Audible - Online pay electronic book download site

The Holy Grail of Public Domain, Foreign Language and World Literature-by the-Alphabet-Resource-list.

This is the "Hail Mary" of book links I have found. You might have a better one but this one - astounding! "Fry your brain" :o) looking at site links on the Online Books Page.

And I didn't really explore all the readers, the Don Johnston catalog, Pix writer, and more...that will be another day.

All the best to you!

Lon


image link: http://lifehacker.com/software/books/build-your-virtual-library-online-with-google-book-search-297220.php

4 comments:

Davis said...

Dear Lon:

Great ideas and products.
In addition, www.Bookshare.org is an awesome resource for those who have a print disability.

The Lord has given me the gift of dyslexia and I use www.readplease.com and read at 300 to 480 wpm with 90+% comprehension. Another benefit to reading with readplease is that my spelling has improved immensely.

Also there is a website which you can read with readplease if you have the software downloaded and running in the background. All you have to do is to click on the icon in the upper right-hand corner and it will read the page to you. www.manateediagnostic.com
This is called "Readplease enabled" ( Go to: http://www.readplease.com/english/rpenablewebsitecontent.php for their demo.)

Would this be wonderful if all newspapers would provide this option?

Thank you again for your informative article on your blog.

Sincerely, Davis.

P.S. I proofread my comment with www.readplease.com.

narrator said...

UVA e-books is another great source
http://etext.lib.virginia.edu/ebooks/ebooklist.html
especially if you are using Microsoft Reader (and if you are using MS Reader be sure to add the RMR tool for MS Word for instant e-book creation).

And just to emphasize that all three "high-end" literacy solutions - WYNN, Kurzweil3000, Read-and-Write have instant mp3 conversion and CD burning.

But I also like to point out the simplest method, using Google Docs with Firefox's Click-Speak.

I'd like to be a fan of bookshare - they do good work - but I hate that access there is tied to diagnosis, a diagnosis often unobtainable for Americans who lack health insurance (or even just really good health insurance). Access to texts needs to be a right, not a gift at the end of a humiliating process of declaring oneself "disabled."

Lon said...

Thanks for the contributions. It is great to get these tips. I wonder how many people come back again to read comments under these posts. If they don't they are missing some great information!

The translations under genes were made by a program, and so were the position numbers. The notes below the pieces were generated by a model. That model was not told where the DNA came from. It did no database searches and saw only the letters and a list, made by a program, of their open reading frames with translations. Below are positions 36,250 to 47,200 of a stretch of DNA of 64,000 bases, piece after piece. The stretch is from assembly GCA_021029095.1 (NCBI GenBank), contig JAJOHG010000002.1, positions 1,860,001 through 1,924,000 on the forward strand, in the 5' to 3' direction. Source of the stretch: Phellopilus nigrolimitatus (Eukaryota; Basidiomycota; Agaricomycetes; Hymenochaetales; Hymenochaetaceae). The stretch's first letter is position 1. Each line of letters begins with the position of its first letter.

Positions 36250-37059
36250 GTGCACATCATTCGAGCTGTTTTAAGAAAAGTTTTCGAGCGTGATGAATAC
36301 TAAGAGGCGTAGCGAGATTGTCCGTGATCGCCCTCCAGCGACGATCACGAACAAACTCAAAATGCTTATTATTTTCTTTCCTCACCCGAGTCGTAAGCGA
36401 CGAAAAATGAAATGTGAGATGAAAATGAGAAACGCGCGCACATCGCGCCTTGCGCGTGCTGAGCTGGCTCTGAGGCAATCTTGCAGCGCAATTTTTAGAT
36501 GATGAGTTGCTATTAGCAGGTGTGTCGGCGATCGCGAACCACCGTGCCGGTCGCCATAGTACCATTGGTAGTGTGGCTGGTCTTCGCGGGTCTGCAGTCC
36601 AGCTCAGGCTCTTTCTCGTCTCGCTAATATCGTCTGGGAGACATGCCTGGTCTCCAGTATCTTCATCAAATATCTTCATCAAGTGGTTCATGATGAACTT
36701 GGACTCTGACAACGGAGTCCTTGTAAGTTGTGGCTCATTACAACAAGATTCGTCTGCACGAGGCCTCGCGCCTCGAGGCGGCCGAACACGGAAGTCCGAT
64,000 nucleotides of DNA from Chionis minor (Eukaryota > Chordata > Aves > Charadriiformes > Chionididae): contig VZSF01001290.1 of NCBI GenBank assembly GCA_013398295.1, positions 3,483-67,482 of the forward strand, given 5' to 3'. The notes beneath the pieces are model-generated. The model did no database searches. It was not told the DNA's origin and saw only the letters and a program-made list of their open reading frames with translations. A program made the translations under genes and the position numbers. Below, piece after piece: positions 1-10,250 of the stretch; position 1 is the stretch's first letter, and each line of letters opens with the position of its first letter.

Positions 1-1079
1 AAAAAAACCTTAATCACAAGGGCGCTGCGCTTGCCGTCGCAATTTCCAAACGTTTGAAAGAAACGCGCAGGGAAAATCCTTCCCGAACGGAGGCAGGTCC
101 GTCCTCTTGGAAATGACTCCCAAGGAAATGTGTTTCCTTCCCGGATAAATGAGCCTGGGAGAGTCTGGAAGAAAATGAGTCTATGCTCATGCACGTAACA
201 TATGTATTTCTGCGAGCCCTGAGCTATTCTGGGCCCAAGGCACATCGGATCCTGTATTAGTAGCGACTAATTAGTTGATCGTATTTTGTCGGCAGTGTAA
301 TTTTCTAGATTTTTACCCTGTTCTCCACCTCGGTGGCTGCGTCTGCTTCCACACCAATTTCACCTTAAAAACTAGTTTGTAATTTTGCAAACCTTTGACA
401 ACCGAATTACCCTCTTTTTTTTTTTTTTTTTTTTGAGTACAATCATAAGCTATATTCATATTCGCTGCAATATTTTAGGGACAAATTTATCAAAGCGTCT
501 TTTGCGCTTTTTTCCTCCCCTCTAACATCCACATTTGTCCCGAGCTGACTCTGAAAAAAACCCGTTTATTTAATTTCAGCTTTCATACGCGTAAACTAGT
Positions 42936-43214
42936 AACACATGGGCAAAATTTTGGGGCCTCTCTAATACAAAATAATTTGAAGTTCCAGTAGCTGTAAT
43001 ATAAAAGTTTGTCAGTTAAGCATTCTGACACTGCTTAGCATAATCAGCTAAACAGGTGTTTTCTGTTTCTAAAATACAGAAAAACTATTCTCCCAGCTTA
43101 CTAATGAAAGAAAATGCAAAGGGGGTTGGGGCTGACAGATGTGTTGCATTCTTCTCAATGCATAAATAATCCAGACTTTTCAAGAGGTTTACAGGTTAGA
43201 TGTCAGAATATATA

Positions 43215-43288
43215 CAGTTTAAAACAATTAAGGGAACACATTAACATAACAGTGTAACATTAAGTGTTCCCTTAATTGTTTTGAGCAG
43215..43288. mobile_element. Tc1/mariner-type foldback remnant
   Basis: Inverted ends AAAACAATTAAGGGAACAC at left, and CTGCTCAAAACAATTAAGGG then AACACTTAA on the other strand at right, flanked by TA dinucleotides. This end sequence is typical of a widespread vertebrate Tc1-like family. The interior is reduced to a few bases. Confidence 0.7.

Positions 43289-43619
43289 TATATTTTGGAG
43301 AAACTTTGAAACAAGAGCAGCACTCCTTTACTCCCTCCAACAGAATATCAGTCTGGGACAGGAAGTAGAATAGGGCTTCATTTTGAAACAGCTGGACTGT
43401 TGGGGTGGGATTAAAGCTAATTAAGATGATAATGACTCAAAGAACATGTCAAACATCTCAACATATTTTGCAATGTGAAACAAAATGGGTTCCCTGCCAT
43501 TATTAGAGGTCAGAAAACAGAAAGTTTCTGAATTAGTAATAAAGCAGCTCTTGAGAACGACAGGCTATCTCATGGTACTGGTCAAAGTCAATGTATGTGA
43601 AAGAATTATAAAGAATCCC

Since my stroke last year I have had some dyslexic-type issues with reversals and my typing/spelling has goten really bad. I have to proofread alot more than I used to before. Maybe typing in Readplease would help me too!
I am interested in your comment Narrator, about Bookshare.org. I didn't cover it in this post specifically because of that. I remember something with NIMAS that it is only open to those with a medical diagnosis of a print disability I want to say because of an organic brain dysfunction. The problem is that the publishers are so paranoid that it was the only way NIMAS could happen. We are able to get free memberships for students in our schools just by the school verifying that the student has a print didability without the medical diagnosis/sign off from an MD. I apologize that I can't remember where exactly the M.D. organic brain dysfunction comes into play off the top of my head - I'll have to look through my notes. If anyone knows- let me know.
Lon

narrator said...

The thing I worry about with Bookshare is this: I believe in "lifespan" solutions, not things that are only useful in school. And once students leave school they will need to have medical coverage in order to remain "listed as disabled." In fact, students who move from high school to community college to universities often need to pay large amounts to be re-certified as "disabled" because their school psych reports are now "over 3 years old."

Yes, the problem is in part with the publishers, but the real issues are with US copyright law and US health policy.

For editing work quickly I'd suggest trying that Google Docs/Click-Speak combo. I've used this to support student writing (hear back what you just wrote). Unlike ReadPlease it is a full word processor. And if you need better spell checking for dyslexia support keep the brilliant Ghotit.com open in another Firefox tab.